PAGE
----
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J Small Anim Pract. 2012 May;53(5):273-7. doi: 10.1111/j.1748-5827.2011.01202.x. Epub 2012 Apr 10.

Effect of signalment on the presentation of canine patients suffering from cranial cruciate ligament disease.

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1
Northwest Surgeons, Delamere House, Ashville Point, Sutton Weaver, Cheshire WA7 3FW.

Abstract

OBJECTIVE:

To determine the effect of signalment on the incidence and presentation of patients suffering from cranial cruciate ligament disease.

METHODS:

Data relating to 426 dogs (44 breeds) that met specific selection criteria were obtained from the hospital archive (2002 to 2008). Cases were followed up for 2 years.

RESULTS:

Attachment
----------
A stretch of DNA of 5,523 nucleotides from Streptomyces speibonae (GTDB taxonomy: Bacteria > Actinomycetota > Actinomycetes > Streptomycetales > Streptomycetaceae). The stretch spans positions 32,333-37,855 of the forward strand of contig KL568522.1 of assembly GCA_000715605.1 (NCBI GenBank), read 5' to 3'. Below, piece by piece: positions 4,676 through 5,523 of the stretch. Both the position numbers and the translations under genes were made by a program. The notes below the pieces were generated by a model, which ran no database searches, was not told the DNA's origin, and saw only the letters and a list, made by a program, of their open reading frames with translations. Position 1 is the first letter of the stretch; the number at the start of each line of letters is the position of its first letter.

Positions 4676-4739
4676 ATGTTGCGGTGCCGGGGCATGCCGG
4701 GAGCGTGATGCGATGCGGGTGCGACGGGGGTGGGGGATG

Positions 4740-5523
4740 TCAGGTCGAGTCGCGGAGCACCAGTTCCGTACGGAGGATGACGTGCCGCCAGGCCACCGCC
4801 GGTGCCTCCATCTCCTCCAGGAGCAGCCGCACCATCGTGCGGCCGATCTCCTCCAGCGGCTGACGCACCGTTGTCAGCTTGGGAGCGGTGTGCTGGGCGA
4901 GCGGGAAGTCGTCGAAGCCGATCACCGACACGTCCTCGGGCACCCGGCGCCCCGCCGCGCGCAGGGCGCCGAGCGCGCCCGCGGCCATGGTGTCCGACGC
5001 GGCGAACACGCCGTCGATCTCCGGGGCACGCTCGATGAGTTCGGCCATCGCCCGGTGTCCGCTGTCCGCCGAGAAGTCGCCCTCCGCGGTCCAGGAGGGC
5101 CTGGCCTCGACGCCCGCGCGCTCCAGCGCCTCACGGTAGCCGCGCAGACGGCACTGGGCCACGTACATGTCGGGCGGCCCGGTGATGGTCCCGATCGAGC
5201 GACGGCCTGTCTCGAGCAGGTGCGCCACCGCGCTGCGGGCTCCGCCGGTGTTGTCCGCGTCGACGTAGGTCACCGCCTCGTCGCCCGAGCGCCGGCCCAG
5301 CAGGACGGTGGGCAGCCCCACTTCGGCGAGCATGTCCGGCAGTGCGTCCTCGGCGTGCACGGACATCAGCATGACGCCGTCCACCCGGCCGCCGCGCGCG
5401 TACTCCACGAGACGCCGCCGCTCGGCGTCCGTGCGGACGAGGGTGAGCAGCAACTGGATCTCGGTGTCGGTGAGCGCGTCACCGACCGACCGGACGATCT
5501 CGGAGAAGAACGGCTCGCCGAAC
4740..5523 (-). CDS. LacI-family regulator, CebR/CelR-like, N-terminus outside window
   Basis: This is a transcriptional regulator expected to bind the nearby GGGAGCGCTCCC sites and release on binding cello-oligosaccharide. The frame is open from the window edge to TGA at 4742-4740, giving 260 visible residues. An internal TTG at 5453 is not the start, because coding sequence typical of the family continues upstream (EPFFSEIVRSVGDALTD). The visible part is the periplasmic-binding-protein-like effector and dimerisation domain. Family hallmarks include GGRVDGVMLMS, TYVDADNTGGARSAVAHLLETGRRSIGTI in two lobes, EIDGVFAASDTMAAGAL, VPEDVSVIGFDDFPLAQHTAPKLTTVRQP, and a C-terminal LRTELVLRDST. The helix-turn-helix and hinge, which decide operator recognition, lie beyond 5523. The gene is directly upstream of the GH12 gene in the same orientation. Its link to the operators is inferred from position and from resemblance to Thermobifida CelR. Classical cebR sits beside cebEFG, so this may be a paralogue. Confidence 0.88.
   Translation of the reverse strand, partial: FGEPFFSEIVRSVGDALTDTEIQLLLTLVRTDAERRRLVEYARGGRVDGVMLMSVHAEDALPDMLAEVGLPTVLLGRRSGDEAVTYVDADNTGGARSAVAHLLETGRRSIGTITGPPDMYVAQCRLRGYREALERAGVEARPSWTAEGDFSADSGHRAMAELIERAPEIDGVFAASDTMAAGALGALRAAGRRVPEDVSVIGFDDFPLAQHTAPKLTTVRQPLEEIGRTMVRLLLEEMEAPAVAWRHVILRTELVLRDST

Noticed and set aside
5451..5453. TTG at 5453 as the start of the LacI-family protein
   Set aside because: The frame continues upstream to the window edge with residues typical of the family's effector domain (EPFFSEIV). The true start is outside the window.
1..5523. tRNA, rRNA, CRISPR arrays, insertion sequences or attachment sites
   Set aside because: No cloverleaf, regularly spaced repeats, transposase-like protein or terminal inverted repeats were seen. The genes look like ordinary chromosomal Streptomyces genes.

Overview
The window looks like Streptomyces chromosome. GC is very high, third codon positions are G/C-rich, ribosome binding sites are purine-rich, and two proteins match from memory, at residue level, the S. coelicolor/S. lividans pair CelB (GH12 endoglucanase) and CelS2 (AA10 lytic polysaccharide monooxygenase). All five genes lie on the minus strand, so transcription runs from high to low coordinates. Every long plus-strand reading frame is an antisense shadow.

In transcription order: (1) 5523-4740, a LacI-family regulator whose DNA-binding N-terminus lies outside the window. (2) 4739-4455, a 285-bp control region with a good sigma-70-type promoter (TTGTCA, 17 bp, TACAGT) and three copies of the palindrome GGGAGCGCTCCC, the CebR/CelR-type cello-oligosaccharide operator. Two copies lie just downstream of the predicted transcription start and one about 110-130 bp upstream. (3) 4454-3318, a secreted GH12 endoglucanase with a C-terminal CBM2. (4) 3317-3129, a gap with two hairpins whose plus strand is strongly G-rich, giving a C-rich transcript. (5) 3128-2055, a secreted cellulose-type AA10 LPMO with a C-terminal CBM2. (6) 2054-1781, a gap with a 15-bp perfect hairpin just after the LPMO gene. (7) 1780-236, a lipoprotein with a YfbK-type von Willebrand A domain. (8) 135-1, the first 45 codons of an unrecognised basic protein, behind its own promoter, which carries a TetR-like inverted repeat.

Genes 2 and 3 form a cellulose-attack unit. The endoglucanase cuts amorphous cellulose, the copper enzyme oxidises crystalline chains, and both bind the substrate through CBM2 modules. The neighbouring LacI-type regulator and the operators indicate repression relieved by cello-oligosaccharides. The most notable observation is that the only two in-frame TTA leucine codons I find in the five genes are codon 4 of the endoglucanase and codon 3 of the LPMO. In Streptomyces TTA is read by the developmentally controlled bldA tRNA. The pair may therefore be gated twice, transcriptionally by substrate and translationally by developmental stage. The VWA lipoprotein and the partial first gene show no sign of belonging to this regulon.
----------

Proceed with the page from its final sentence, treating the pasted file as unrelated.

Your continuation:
The breeds most commonly presented with cranial cruciate ligament disease were Labrador retriever (16%), Rottweiler (15%), golden retriever (12%) and boxer (9%). Rottweilers were significantly more likely (69%; P=0·05) to develop and present with (50%; P=0·03) bilateral cranial cruciate ligament disease. Rottweilers presenting with cranial cruciate ligament disease were significantly younger (median 977 days; P<0·0001) than other breeds; golden retrievers being significantly older at presentation (median 1994 days; P=0·004). Neither sex nor neutered status significantly affected the incidence of developing (P=0·77 and P=0·30, respectively) or presenting with (P=0·62 and P=0·35, respectively) bilateral cranial cruciate ligament disease. Entire dogs were significantly younger than neutered dogs at presentation (P=0·0004). Entire female dogs presented significantly younger than neutered females (P=0·0002), entire males (P=0·01) and neutered males (P=0·0001).

CLINICAL SIGNIFICANCE:

Breed affects the incidence of developing and presenting with bilateral cranial cruciate ligament disease. Breed and sex both affect the age that patients present with cranial cruciate ligament disease.

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